I do not own rights to this image. https://www.businessinsider.com/undocumented-dreamers-see-no-relief-during-the-pandemic-2020-3

PSA: this information is based on my personal experience as a DACA recipient as well as facts that I have acquired on this topic. I will leave my email at the end of this post in case you would like to contact me with any questions.

There are countless stories of DACA students all around the US and each story is special and unique. Keep in mind that this is not to complain about my situation but to share some insight about what it means to have DACA. You found the title compelling, so why not keep reading?

I didn’t grow up talking to my parents much about immigration or our status in this country, I mean I never knew the extent of our situation until I was much older. I always knew there was something different with our family but I didn’t understand what that was. I became aware of my situation when I started seeing my sister worry about how she was going to pay for college and whether she was going to be able to go or not. She graduated high school 1 year before DACA had become an option so her experience is completely different from mine. Once DACA came to be, I remember rushing to a lawyer with my mom to fill out the appropriate paperwork. That became the norm every two years. Renewing the status so that we would be able to work and go to school. Here we are now: 8 years, and 4 renewals later.

I will include a list below of the 5 things you might not know about DACA.

  1. Having DACA does not mean you automatically get any kind of student aid. I am not eligible for any kind of federal aid to pay for my college/university courses. I relied solely on private scholarships to graduate. I am thankful to the Miami Dade Honors College for paying for my first two years of college and for The Dream.US Scholarship for paying for my remaining two years at Florida International University. I did not have any support from faculty or staff in high school during my process of looking for scholarships as a DACA student. Senior year in high school was scary as I wasn’t eligible for scholarships because of my status , and my CAP advisor just said “I can’t help you.” That was extremely disappointing and disheartening. There definitely needs to be more community support for DACA students so that they know that there are opportunities for them to finish school and get the careers they have always wanted.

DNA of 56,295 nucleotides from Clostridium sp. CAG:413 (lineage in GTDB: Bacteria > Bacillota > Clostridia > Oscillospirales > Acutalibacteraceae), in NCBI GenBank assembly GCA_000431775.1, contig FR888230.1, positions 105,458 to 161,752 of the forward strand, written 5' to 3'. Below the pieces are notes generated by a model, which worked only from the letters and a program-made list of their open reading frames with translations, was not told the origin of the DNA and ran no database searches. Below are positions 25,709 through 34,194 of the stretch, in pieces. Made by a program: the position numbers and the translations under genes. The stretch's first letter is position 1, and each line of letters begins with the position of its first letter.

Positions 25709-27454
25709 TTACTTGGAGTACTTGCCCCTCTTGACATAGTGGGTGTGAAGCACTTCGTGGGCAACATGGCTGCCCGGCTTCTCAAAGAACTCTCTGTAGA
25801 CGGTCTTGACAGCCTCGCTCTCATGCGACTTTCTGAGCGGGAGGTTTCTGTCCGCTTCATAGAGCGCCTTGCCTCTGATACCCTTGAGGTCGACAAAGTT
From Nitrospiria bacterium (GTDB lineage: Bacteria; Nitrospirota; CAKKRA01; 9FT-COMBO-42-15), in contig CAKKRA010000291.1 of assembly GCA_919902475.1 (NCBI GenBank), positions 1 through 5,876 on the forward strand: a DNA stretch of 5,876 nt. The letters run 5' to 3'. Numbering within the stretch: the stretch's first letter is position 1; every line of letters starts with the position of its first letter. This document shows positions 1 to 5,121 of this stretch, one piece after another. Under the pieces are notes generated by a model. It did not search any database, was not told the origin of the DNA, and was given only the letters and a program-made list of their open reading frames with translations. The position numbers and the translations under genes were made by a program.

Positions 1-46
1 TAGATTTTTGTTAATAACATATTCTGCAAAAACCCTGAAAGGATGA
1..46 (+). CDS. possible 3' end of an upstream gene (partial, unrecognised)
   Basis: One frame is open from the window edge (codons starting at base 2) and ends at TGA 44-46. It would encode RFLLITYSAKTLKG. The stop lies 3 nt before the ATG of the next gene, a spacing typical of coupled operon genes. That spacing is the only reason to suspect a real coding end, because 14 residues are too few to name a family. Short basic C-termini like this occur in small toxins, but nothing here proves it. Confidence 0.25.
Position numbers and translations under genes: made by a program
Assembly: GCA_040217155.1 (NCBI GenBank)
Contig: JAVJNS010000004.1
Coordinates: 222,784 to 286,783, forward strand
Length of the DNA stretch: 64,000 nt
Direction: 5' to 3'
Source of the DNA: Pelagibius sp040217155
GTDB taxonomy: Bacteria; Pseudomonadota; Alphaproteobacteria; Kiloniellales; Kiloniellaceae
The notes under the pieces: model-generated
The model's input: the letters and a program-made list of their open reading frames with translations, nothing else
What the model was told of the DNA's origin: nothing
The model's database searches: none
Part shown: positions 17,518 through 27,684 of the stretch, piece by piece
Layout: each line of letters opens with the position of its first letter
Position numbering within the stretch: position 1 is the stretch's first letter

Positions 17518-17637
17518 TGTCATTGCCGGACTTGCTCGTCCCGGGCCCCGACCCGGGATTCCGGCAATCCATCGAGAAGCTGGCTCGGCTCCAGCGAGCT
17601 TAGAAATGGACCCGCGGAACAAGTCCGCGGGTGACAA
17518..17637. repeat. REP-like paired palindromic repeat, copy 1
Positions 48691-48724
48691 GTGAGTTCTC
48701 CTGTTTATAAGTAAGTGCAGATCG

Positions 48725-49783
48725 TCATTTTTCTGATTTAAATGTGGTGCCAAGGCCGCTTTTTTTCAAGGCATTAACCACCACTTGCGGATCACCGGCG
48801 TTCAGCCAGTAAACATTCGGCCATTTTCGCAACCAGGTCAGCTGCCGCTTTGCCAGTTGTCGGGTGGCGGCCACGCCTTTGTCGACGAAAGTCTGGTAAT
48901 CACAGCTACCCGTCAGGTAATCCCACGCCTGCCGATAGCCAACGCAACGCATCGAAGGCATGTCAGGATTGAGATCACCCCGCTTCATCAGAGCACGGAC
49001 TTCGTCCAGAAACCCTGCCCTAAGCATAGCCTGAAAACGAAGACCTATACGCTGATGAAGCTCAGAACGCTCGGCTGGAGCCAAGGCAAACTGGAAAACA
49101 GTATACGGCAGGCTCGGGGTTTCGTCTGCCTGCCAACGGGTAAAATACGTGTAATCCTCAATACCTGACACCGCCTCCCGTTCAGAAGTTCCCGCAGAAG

2. I dealt with embarrassment in saying “I am a DACA student.” I spent most of high school hiding my immigration status. Everyone would say it was wrong, that those “dreamers” should just go back to their countries, so I stayed quiet for a while. I did not mention it to my friends because I was scared they were going to judge my situation. When it was time to apply for colleges, everyone wanted to go out of state and apply for amazing scholarships. That was when I had to be honest with myself that it might not be an option for me simply because I knew I would never eligible. I finally told a close friend of mine my senior year of high school and she was open and loving. I was finally able to share that part of myself with someone, and not let it bring me down or make me feel less than anyone else.
  3. The overwhelming fear that is always there. No one can really understand the fear that comes with having DACA unless they have it. Thankfully we are able to work and drive and help our families. But, we also have to make sure that we maintain a clean record so that there is absolutely nothing anyone can say to take DACA away from us. Even the smallest traffic violation can mean that you no longer have DACA, that you might face deportation, or that you might risk the safety of your family.
  4. It is not a pathway to citizenship. At all. There is absolutely no way for you to get any kind of residency or permanent status with DACA. You have to renew your DACA status every two years, which gives you a permit to work and a drivers license. You don’t have permanent residency. This is a rather large misconception. The current fee for renewal is $495. That doesn’t include any lawyer fees that will increase that total. You do that every two years. You submit your application by mail with the money order, and hope that everything was perfectly done so that your application isn’t rejected.
  5. Yes, we pay taxes. I have heard people tell me that DACA recipients do not have to pay taxes. As a DACA recipient, I work so of course I have to pay taxes. I have a social security number so I pay taxes, just like anyone else in the United States. There are countless of undocumented immigrants that pay taxes as well. Refer to this article for further explanation.

During my time in the Honors College, I met people that embraced the part of me that I hid for many years because I was afraid. Even though I was a DACA student, they supported me and valued me as a person. They fought alongside me through injustices and helped me find my voice. I will be forever grateful for that. Because of that, I no longer am afraid to tell people my story. To educate people on an aspect of not just my life, but thousands of children, young adults and adults all around the country. This is not just my story but theirs too.

There have been struggles as a DACA recipient. But there have been victories as well. I have found my voice. Because of my work in activism in this area, I have become even more passionate about social justice, not just related to immigration but on many other topics.

Right now, the fate of DACA stands in the Supreme Court. If you would like to read more about what is happening in the government now, check out this link.

If you would like to hear more about my personal “American Dream” story, feel free to email me at: alexa.ruiz0109@gmail.com.

*I will be posting once a week immigration updates, informational blogs, and personal stories on this space. You will be hearing from me soon!